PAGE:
Why this is great: You never really know who you know or work with until you talk to them. I recently took a co-worker out for some drinks and in 5 minutes, I found out he has a graphic design/print business. At the time, I had a bunch of clients that needed CD duplication work and he was able to get me great deals and solid work. And guess what he did? He sent me some new clients that needed some record mixing done.
What are the hidden expertise of your co-workers or friends or even family? You don’t know, because usually you work with them on only ONE capacity.
Taking people out to coffee, people around you does two things.
- You can get deeper into their world and understand their past and what their expertise is.
- Those people are often happy to introduce you to other people. They just don’t KNOW you want to be introduced.
So these are the reasons to take everyone around you or on your project team out to coffee.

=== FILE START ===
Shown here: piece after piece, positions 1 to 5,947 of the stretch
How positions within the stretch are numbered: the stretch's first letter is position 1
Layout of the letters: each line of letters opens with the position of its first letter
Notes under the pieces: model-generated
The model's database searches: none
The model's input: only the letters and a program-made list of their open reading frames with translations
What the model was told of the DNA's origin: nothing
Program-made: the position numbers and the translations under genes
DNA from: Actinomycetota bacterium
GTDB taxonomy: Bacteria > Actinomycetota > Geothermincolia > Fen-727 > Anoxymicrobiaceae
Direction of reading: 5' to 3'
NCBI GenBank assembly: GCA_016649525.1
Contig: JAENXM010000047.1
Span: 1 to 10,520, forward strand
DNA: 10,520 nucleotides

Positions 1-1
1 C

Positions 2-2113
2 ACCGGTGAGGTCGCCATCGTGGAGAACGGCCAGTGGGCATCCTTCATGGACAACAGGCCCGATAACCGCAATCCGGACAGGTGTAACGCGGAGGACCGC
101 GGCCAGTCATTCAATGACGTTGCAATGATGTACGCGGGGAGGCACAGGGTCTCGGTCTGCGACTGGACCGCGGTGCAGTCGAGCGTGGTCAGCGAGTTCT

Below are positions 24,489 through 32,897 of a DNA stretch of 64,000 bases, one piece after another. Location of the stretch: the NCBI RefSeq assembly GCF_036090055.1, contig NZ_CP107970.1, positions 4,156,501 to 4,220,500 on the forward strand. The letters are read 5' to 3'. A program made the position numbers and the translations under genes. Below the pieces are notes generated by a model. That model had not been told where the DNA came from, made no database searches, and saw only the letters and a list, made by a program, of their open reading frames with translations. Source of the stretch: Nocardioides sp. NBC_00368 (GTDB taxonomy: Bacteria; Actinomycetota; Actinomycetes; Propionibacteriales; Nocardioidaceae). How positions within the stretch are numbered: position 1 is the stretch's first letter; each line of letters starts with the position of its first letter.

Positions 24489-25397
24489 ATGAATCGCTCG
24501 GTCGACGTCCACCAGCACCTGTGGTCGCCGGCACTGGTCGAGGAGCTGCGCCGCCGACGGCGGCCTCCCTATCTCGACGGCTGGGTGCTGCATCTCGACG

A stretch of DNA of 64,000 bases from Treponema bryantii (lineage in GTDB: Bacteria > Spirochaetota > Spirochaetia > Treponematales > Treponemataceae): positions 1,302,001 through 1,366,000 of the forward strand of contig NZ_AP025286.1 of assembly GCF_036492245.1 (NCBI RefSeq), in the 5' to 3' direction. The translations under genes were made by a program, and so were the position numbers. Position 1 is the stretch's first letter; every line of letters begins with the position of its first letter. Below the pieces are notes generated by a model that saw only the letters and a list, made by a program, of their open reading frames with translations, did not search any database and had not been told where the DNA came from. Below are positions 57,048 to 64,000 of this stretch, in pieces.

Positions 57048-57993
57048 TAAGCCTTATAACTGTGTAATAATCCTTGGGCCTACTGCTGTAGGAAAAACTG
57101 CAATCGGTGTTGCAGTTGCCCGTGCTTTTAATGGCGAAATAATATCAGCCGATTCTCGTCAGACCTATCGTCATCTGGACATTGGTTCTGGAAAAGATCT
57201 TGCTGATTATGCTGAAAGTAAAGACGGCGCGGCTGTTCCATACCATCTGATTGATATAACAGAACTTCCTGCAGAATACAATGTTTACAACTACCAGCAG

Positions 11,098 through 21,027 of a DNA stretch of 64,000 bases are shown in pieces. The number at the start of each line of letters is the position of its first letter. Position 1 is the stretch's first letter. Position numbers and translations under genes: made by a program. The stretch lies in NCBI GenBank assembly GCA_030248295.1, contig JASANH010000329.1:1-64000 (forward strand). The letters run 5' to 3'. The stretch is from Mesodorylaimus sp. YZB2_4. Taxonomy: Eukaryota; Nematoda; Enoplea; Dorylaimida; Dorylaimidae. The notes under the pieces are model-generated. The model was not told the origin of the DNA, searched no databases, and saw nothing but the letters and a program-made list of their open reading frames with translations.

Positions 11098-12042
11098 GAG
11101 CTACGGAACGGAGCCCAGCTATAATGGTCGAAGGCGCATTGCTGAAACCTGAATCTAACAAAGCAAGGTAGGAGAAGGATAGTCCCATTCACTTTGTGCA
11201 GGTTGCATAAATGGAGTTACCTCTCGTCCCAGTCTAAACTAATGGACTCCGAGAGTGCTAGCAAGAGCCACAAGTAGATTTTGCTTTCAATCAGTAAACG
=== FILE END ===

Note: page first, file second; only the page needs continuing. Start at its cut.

It’s the easiest thing you’ll ever do and perhaps has the biggest return on investment.
That’s what networking boils down to: two people learning about each other, and helping each other whenever they can.
ASK GREAT QUESTIONS
What do you when you go out and actually take someone out to coffee?
You don’t have to be an extrovert to be a good networker. Just be inquisitive and ask good, specific questions.
I know plenty of great networkers who are introverts. They don’t have to be loud and talkative all the time. They have to be friendly. They have to be helpful. And often, they have to know exactly what they want.
Let’s begin with bad questions. I get these all the times.
Don’t ask: “How did you stay motivated?” OR “What’s your inspiration?” Those things are meaningless. You want to think about questions that will get you actionable steps.